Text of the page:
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Posts tagged ‘fine motor’

Making Paper

The children have been very interested in the book,  From Tree to Paper.  The book outlines how paper is made from a tree, the process it goes through, and all of the items that are made from trees or tree products.  After investigating what grows in our trees, the children began to show some interest about how the tree is used for other means.  Kara spent a week on reading the story in detail and learning more about how paper is made.
 
The children spent the first day  tearing paper into small pieces.  Each child had the opportunity to participate and encouraged to make the pieces as small as possible.  The children used fine motor skills to tear large pieces of paper into inch pieces.  The younger children helped by tearing their pieces and offering them to older peers to make them small enough for the mixture.  The children then began to add water and cornstarch to the mixture.  As the children put their hands in this mixture they began to share their observations which included:
  • “It is really mushy!”
  • “It feels wet and cold!”
  • “The paper doesn’t crinkle anymore!”

The following day, the children used a blender to mix the ingredients into a smaller pieces.  They added more water until the consistency of the ingredients were very watery.  Each time a new set of paper was blended it was added to the bucket.›The children used tulle that fit tightly into a circular shape.  The directions are below.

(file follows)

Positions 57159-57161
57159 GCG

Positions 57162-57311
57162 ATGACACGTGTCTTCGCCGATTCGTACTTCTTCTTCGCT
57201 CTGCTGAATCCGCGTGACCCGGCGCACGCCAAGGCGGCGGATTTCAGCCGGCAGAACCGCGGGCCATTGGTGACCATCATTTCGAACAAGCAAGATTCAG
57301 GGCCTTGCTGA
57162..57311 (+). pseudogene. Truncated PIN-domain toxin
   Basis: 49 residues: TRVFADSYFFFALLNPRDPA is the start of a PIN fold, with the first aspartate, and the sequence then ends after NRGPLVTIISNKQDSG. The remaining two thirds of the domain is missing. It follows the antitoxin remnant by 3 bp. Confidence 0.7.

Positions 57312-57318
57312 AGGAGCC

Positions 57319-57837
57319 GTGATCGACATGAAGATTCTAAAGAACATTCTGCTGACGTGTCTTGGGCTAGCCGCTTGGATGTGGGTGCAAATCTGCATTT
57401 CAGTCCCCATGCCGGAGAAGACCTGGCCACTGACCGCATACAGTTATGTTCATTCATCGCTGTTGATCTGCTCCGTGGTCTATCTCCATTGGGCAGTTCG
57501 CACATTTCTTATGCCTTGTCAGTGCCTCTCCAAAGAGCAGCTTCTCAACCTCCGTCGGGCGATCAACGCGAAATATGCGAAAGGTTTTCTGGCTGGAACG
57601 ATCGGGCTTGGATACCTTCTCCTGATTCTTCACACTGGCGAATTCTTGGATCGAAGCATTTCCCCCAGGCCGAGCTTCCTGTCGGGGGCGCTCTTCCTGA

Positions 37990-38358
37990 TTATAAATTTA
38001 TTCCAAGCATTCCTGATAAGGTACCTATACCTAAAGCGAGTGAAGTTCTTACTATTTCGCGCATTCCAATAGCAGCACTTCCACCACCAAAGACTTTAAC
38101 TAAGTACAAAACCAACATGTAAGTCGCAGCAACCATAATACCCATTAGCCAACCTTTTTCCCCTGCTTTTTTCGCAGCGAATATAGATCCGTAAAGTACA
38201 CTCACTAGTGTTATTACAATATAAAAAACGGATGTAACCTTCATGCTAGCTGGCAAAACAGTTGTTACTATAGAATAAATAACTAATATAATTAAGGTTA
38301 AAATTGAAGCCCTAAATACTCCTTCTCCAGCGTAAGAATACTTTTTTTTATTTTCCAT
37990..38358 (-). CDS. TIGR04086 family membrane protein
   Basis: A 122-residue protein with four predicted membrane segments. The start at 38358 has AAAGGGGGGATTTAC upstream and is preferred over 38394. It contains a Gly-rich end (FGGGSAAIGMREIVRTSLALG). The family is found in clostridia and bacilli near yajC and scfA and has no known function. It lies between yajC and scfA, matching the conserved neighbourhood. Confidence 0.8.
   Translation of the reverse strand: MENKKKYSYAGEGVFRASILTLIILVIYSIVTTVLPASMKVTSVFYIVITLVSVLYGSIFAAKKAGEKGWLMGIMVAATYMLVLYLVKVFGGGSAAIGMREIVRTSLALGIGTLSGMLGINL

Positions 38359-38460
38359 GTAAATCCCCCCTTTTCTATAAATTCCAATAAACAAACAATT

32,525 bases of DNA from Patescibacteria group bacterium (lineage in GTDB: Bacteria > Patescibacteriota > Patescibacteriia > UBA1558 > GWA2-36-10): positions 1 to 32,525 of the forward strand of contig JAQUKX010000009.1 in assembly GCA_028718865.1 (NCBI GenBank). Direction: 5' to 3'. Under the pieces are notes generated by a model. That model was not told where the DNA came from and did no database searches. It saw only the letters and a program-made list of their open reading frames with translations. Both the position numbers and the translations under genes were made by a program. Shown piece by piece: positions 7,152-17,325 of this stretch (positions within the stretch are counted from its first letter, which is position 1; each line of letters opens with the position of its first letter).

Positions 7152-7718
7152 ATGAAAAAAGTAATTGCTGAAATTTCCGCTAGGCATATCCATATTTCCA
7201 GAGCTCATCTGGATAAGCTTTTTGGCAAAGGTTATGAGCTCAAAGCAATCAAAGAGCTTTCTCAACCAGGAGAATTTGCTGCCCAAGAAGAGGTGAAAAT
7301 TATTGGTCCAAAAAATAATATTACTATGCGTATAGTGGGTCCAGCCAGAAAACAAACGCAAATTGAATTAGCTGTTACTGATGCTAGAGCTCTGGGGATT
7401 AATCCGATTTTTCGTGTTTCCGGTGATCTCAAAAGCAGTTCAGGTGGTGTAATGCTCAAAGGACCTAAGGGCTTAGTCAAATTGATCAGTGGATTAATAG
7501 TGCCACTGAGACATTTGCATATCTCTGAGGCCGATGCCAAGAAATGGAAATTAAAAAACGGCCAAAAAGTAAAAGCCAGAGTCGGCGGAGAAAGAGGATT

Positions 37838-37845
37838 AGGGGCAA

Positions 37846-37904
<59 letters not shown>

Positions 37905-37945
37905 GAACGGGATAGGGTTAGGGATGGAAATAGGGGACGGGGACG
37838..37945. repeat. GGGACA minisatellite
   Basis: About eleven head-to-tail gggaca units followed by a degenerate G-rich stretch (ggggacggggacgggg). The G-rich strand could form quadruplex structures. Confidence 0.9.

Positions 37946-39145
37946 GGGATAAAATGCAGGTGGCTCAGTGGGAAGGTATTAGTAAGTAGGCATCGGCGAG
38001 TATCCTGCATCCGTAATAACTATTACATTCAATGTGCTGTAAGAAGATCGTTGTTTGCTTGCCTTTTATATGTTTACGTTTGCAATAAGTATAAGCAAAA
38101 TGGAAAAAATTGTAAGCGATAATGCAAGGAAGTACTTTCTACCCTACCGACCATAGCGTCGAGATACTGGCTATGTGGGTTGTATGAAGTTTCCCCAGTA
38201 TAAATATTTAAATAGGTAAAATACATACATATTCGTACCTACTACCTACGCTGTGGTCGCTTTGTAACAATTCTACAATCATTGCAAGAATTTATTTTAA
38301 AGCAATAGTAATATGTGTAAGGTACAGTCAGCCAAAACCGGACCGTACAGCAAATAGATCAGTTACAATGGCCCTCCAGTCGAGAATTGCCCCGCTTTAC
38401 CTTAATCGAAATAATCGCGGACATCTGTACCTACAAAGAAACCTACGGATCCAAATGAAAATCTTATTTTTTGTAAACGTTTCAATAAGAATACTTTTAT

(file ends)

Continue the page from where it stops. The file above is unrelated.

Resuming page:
1. ›The children dipped the tool  into the mixture.
  2.  They pull the tool out of the water.
  3. ›They then sponged off excess water.
  4. ›They added pine needles.
  5. ›Then saved it to dry.

The following day, we investigated the paper.  The children then decided they’d like to see if they could make different colors of paper.  They had determined that the reason the first paper was a brownish color was because we had used newspapers.  The children went with Kara in our storage room and picked out various colors of paper.  They began to tear one color for the mixture and were excited that their predictions were right!  If you use red recycled paper, your paper will turn red!

In your classroom:

  • don’t be afraid to start small
  • don’t be afraid to get dirty
  • invest the children’s help in clean-up
  • plan ahead!

Try an experiment and let us know how it worked!

-AIH

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